Big Brother (2018), directed by Ka-Wai Kam, is a dramatic film starring Donnie Yen in the lead role about a down-to-earth, strait-laced, former military veteran turned high school teacher who tries to bring inspiration and hope to the lives of his home classroom of would be drop out students caught up in a flawed Hong Kong educational system that is focused on test results and not on the well-being of its students. It’s a feel good film with a touching performance by Donnie Yen as Henry Chen Xia who returns to his alma mater to teach following a troubled adolescent past, a stint in the US military, and a soul searching journey to find himself. The film is sub-titled in English.
The film follows the story of Heny Chen Xia as he attempts to inspire and change the outlook and behavior of his students and shape their lives who come to class with a host of challenges against the machinations of a greedy entrepreneur, Boss Zhang, who is desirous to see the school close so he can turn it into luxury condos, and his hired thugs led by Kane Kuo to make it happen, and an educational bureaucracy that has put the high school on life support because of its students lackluster test results. It also follows the trials and tribulations of some of his most difficult students which crisscross with Henry’s efforts to be a force of social good. The movie plot poses a number of intriguing questions. Will he be able to make a difference and win over the hearts of his troubled students? Can he be a catalyst for social change? Will the high school close?
There is so much to love about the film. The opening shot says it all and the challenges he faces when he arrives on the first day of school to find his uninterested and defensive students cooking up a storm, playing games, chatting away or asleep at their desk. Their resistance continues to the next day when they try to prank him. Yen gives a touching performance as a caring teacher who doesn’t lose his temper and finds opportunities to use as teachable moments. The two fighting scenes in the film where he takes on a locker room filled with MMA fighters to rescue his student Jack and at the school to free his students from the clutches of Kane Kuo and his thugs don’t disappoint and are well choreographed and executed. They leave you with a hankering for more but alas Big Brother isn’t a martial arts film. The film shines a light on the challenges of five of his most troubled students in his home classroom at Tak Chi Secondary School and his efforts to change their lives by orchestrating interventions which are not only imaginative but cut to the heart of the matter. These students include Faiyaz Ahan aka Gordon (Gordon Lau), a Hong Konger of Pakistani descent, who dreams of becoming a canto-pop singer, and must deal with social prejudice. There’s Gladys (Gladys Li) who hates being a girl because of her father’s indifference to her but loves cars and dreams of becoming a Formula One race car driver. There’s the twin brothers Chris and Bruce (Bruce and Chris Tong) who were abandoned by their mother at a young age, and live with an alcoholic father. Bruce has Attention Deficit Hyperactivity Disorder and Chris is addicted to video games. There’s Jack (Jack Lok), an orphan with a rebellious streak, who comes to school tired from working shifts at a restaurant at night to help support his aged grand-mother. His parents died in a car accident when he was young. One of the most tender scenes in the film is seeing his students beg him to come back and not leave them when he is axed. It’s a full circle moment in the film. The scenes of Henry’s travels are beautifully shot and give a richness and complexity to the film and to his back story.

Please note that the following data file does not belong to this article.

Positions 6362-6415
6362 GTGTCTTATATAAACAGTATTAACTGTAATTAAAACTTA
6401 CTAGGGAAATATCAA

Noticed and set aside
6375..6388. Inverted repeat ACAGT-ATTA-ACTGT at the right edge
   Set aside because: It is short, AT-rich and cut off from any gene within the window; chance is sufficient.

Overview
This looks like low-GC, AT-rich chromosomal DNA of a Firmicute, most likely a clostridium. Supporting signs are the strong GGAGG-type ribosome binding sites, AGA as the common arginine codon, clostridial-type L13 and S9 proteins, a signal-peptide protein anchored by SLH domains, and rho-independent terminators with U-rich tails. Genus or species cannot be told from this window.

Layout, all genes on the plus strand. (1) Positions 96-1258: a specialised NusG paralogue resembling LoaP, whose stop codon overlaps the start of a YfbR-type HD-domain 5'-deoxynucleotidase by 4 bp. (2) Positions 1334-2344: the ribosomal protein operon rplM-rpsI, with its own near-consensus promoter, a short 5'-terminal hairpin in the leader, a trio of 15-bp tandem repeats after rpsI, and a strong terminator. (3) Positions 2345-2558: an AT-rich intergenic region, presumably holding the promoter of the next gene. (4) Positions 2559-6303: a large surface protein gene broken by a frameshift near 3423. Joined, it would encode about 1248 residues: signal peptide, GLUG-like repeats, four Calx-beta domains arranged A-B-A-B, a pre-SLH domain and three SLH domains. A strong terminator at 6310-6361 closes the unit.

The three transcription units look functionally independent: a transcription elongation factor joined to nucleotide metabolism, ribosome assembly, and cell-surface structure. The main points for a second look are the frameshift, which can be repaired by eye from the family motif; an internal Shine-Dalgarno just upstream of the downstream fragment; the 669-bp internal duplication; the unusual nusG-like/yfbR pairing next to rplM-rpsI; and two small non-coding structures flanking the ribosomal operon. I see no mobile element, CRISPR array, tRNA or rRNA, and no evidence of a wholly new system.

The dramatic tension in the film never lets up and will keep you in suspense as the narrative of Henry’s life and mission crisscrosses with those of his students as he battles MMA fighters and thugs and must face a bureaucratic educational system that holds him accountable for the attempted suicide of one of his students and that has no qualms to close down the high school. The director has woven together many visual elements including flashbacks, re-enactments and various editing and cinematic techniques to create a compelling film where doing the right thing in Henry’s case meets disappointment but not in the case of his students. It has all the elements of a classic feel good movie and it’s positive story line will delight audiences.
If you are a fan of teacher movies, you’ll love it. If you are a fan of Donnie Yen, you’ll love him in his touching performance of a caring teacher with a heart of gold and fists of steel. If you are a fan of Chinese films like me, you’ll love it for its style of film making and story telling. The film will not only appeal to families and younger audiences but to anyone really because of its positive story line. It’s great entertainment and I found it a joy to watch. Do see it for you won’t be disappointed.
WELL GO USA releases Big Brother on DVD/Blu-Ray May 21st